Zejula Shows Ability to Treat Range of Advanced Ovarian Cancers in Phase 2 Trial

Zejula Shows Ability to Treat Range of Advanced Ovarian Cancers in Phase 2 Trial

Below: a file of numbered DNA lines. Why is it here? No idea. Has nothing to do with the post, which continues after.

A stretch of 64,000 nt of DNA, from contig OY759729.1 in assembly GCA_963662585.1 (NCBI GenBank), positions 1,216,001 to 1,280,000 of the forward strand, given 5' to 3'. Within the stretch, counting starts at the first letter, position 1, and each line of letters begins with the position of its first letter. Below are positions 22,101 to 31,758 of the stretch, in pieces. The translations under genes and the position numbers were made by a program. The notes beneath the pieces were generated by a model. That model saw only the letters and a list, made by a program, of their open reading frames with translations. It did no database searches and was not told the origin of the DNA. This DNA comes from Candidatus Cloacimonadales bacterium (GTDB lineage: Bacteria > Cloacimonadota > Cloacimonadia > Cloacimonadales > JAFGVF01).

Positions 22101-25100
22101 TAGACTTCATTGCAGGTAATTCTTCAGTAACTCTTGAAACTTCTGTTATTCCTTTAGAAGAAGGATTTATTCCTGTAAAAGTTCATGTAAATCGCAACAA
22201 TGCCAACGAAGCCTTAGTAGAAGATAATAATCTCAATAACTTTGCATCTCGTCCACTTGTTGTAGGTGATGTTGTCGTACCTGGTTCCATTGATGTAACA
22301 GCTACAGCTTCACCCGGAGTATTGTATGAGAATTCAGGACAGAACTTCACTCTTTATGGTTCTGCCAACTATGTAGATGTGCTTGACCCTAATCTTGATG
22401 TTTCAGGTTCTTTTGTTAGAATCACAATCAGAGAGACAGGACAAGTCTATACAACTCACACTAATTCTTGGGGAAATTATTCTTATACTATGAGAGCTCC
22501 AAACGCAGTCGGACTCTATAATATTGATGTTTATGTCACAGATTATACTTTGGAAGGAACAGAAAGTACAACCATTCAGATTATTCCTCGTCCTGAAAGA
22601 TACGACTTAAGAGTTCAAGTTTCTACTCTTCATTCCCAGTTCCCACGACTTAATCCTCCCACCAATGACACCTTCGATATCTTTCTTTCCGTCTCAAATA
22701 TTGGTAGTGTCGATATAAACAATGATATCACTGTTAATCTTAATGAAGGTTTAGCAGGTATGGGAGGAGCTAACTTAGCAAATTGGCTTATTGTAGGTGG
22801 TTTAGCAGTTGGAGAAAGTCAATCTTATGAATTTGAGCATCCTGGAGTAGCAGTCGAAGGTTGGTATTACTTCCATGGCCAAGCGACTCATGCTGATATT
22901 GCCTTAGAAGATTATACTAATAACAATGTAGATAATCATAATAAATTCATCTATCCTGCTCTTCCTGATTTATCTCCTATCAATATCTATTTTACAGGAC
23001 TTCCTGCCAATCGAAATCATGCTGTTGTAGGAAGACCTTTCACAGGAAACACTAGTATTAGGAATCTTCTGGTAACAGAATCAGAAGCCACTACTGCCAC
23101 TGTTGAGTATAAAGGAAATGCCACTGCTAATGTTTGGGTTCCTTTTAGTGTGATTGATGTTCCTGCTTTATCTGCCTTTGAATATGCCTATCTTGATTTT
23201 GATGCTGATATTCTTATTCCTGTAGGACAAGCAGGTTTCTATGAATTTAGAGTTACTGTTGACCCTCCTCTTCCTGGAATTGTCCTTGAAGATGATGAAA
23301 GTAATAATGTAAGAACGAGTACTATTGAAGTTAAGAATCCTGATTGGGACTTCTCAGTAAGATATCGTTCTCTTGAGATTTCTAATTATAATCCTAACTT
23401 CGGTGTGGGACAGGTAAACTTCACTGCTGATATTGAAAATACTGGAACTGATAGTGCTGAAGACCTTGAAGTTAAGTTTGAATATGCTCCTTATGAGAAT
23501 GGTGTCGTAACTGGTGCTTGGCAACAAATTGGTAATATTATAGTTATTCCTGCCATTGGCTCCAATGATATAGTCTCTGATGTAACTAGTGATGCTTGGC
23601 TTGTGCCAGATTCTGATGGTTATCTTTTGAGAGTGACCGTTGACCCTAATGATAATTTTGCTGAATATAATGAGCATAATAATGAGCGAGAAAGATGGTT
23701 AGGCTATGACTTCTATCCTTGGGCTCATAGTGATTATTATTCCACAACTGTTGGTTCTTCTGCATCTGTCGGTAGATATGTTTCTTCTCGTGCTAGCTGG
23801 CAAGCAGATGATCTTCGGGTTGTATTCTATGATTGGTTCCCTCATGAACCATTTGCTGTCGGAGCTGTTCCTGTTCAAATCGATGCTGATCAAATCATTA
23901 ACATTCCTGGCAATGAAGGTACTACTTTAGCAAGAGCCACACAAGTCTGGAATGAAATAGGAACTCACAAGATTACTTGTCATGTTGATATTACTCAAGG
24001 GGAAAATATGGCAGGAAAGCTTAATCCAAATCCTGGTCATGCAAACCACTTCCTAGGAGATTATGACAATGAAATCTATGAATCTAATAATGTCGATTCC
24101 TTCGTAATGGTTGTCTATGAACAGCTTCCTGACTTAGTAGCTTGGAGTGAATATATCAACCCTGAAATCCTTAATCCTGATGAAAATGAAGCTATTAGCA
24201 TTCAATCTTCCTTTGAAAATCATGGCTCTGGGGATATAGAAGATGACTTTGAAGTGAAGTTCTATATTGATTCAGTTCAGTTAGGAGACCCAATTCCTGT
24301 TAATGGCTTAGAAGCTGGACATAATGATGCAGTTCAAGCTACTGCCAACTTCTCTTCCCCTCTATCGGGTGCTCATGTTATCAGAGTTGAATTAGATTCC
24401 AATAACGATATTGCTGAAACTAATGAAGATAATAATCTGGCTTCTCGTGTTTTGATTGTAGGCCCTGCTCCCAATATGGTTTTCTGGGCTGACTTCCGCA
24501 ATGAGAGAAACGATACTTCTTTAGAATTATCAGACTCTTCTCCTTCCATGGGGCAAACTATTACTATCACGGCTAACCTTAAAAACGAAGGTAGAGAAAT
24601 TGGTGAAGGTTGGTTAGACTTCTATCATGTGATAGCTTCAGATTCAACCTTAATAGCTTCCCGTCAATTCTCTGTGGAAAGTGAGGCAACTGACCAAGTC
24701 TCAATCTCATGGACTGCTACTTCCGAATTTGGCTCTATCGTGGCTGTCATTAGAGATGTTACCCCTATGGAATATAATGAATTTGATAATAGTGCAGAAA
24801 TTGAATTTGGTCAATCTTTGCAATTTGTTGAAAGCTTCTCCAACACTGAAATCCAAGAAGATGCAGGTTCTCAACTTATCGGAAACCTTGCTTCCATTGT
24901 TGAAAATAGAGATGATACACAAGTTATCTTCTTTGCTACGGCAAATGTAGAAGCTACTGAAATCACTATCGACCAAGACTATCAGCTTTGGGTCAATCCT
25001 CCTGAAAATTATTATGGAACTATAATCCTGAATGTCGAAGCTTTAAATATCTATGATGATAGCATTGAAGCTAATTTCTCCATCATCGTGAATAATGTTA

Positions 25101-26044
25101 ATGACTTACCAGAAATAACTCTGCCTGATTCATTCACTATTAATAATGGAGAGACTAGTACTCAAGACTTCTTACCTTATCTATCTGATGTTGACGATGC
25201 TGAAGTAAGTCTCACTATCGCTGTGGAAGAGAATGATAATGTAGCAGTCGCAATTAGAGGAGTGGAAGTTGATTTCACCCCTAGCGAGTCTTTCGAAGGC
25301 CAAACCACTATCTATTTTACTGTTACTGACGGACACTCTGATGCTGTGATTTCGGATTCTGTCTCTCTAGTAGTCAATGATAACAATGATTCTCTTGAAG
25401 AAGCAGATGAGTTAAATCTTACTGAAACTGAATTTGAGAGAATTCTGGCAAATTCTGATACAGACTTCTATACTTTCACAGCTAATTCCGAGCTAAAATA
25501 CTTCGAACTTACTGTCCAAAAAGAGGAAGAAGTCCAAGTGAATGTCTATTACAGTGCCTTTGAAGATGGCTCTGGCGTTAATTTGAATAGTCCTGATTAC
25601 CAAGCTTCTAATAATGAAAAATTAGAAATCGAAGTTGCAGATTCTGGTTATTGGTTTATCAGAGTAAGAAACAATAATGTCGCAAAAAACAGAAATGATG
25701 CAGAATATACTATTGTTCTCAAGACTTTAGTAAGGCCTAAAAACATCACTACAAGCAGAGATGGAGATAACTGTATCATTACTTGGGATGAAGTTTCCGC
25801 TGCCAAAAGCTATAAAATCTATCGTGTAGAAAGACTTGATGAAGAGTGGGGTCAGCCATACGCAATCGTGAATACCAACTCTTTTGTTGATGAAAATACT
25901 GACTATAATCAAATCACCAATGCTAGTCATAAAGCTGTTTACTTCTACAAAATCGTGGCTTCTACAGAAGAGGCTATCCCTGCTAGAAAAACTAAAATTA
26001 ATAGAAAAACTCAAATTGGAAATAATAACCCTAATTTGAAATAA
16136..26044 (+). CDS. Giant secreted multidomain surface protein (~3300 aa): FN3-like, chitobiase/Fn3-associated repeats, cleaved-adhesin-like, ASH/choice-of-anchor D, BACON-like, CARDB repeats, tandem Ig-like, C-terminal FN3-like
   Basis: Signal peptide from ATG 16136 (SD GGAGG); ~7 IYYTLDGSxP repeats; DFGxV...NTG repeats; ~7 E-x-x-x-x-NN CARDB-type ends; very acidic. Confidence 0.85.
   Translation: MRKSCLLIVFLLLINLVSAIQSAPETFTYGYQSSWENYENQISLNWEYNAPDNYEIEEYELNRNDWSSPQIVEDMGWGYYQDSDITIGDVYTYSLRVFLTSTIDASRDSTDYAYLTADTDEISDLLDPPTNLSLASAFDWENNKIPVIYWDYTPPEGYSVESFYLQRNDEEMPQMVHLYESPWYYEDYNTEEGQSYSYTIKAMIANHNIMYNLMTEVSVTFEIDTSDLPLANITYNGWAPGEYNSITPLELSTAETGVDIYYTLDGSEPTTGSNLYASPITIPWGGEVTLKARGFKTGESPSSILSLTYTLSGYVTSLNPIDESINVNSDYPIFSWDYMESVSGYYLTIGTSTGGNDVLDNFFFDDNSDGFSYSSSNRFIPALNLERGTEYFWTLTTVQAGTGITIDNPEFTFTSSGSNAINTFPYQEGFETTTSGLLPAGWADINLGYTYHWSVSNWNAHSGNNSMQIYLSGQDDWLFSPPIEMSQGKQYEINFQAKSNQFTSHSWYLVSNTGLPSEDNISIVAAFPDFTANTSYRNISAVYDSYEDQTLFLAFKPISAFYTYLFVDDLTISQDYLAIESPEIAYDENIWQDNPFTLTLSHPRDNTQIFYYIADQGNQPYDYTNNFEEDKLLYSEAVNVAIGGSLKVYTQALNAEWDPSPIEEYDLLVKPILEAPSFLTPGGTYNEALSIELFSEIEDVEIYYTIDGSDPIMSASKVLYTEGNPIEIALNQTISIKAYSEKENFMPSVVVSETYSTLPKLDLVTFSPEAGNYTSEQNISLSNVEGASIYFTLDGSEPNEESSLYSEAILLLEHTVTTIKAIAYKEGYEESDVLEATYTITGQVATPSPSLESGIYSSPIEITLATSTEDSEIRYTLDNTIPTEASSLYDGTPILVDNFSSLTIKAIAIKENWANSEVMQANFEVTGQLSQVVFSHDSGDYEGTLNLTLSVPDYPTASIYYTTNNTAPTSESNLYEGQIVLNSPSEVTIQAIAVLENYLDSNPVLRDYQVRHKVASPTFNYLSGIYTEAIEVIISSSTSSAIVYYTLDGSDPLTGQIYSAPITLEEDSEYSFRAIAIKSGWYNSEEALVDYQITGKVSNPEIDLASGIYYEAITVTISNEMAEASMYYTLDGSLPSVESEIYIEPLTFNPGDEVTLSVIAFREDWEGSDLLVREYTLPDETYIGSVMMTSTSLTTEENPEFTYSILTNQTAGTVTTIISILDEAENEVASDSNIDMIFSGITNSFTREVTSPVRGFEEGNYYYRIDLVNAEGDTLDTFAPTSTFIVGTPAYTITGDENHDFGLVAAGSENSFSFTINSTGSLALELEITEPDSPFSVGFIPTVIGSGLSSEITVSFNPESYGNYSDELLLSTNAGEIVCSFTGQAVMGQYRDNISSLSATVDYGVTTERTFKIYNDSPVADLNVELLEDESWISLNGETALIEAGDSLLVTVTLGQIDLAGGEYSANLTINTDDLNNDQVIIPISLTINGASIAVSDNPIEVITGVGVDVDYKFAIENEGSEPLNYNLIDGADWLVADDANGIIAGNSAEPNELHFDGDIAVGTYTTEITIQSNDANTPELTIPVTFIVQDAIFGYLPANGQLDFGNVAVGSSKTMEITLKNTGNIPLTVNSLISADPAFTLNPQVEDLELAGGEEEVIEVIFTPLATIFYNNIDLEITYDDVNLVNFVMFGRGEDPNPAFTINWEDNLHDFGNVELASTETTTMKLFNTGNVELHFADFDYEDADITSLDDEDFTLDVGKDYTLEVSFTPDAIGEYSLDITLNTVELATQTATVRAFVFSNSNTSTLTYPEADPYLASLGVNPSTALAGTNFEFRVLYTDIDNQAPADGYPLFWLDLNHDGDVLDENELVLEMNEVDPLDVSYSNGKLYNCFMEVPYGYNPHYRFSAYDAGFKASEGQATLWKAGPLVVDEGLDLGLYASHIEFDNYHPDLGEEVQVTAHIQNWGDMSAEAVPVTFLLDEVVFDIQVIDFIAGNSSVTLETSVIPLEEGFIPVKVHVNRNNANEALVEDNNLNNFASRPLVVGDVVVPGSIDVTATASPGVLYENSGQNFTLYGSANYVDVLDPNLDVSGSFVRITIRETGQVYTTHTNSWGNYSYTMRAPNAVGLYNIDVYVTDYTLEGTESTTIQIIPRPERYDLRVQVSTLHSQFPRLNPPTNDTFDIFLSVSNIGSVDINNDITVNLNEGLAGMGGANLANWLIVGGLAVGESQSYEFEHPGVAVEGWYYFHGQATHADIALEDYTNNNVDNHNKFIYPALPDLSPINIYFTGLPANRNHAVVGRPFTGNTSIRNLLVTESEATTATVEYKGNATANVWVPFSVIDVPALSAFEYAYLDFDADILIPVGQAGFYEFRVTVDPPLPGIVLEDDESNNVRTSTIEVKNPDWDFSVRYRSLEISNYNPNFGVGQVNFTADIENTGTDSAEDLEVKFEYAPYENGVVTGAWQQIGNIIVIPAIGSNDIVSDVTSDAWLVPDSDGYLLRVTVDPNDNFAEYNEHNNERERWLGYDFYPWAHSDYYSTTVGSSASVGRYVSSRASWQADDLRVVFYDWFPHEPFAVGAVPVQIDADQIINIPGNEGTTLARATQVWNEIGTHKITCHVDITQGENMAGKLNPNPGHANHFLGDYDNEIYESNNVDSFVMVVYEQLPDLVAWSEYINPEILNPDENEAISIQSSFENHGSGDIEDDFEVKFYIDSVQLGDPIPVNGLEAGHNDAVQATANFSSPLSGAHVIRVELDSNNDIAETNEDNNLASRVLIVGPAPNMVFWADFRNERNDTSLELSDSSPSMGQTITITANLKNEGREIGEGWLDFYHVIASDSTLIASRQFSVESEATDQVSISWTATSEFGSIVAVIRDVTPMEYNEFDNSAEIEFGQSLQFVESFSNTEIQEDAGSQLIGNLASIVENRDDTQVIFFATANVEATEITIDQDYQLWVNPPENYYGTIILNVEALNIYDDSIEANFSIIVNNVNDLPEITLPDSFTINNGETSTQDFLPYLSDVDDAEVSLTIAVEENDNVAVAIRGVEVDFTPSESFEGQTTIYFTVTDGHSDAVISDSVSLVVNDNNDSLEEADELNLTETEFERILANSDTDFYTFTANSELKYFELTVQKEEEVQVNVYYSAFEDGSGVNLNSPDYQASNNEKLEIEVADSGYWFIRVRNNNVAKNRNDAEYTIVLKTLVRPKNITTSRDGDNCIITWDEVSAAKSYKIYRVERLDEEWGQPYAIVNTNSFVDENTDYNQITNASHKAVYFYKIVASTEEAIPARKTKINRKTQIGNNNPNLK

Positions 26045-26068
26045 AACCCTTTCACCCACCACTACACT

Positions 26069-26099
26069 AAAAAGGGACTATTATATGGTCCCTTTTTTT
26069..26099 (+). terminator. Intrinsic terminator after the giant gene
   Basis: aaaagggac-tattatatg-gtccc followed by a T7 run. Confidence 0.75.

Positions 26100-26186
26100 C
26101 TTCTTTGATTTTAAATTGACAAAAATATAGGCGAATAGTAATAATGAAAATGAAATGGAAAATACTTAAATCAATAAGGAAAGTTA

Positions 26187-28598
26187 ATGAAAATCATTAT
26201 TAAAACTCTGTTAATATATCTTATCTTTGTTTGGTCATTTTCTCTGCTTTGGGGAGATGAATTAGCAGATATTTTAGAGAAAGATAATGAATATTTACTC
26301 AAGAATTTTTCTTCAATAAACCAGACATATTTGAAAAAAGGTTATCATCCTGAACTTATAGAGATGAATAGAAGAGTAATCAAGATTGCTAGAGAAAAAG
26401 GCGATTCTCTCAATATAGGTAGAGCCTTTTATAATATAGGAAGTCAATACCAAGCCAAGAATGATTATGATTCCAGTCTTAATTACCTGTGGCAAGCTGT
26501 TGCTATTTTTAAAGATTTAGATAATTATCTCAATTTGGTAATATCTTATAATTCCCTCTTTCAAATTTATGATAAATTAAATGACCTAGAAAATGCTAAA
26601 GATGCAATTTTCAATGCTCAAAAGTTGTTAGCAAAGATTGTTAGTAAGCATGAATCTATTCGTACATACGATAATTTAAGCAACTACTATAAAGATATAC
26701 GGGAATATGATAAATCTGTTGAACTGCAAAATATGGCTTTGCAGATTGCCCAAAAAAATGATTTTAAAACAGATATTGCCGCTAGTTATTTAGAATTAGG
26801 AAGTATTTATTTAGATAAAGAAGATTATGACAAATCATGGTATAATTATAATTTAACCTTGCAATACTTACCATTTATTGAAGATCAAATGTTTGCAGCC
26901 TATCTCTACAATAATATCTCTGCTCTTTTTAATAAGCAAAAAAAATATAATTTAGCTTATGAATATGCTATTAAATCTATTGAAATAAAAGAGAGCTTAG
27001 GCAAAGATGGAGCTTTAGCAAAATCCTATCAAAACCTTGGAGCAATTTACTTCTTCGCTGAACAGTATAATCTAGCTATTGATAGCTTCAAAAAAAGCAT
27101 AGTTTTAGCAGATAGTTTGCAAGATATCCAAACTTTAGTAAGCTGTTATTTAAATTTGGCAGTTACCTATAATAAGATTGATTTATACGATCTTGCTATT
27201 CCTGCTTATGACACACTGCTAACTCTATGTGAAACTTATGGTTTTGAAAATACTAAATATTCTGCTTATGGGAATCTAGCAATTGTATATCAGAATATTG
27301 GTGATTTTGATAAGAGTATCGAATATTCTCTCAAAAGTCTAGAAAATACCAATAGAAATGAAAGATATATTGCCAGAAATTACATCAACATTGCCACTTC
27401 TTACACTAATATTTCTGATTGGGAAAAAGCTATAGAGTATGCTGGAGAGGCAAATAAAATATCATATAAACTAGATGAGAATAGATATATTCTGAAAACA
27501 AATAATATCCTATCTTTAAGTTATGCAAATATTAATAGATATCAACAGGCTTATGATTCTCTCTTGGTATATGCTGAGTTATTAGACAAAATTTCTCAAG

Zejula (niraparib) showed an ability to treat people with recurrent and heavily treated ovarian cancer, particularly those with mutations in DNA repairing genes, results of a Phase 2 trial show. Tesaro’s Zejula is an orally active PARP inhibitor, a class of drugs used for treating cancer in some women who have mutations in BRCA genes. The treatment relies on the notion that cancers with BRCA mutations use other enzymes, like PARP, to repair their DNA. Inhibiting, or blocking, these 'backup' enzymes leads to an accumulation of mutations that is not sustainable, eventually killing cancer cells. While PARP inhibitors works best in BRCA-mutated cancers, there is scientific evidence that some cancers without BRCA mutations may also respond to this type of therapy. Tesaro is evaluating Zejula as a treatment of advanced ovarian and breast cancer in patients with and without BRCA mutations. The treatment is approved in the U.S. and Europe, as a maintenance therapy for epithelial ovarian, fallopian tube, or primary peritoneal cancer in patients who have shown a complete or partial response to platinum-based chemotherapy.  Tesaro conducted this Phase 2 trial, called QUADRA (NCT02354586), to evaluate Zejula's efficacy and safety as single treatment for patients with epithelial ovarian cancer who have gone through three or four prior chemotherapy regimens. One of trial's aims is to test this drug in patients that do not carry BRCA mutations. QUADRA, an open-label, single arm study, enrolled 461 patients, who received a starting dose of 300 milligrams of Zejula once a day in a cycle of 28 days. Clinical benefit was assessed by monitoring changes in the patients' quality of life, response to treatment, tumor growth, and adverse events. Most patients, 92
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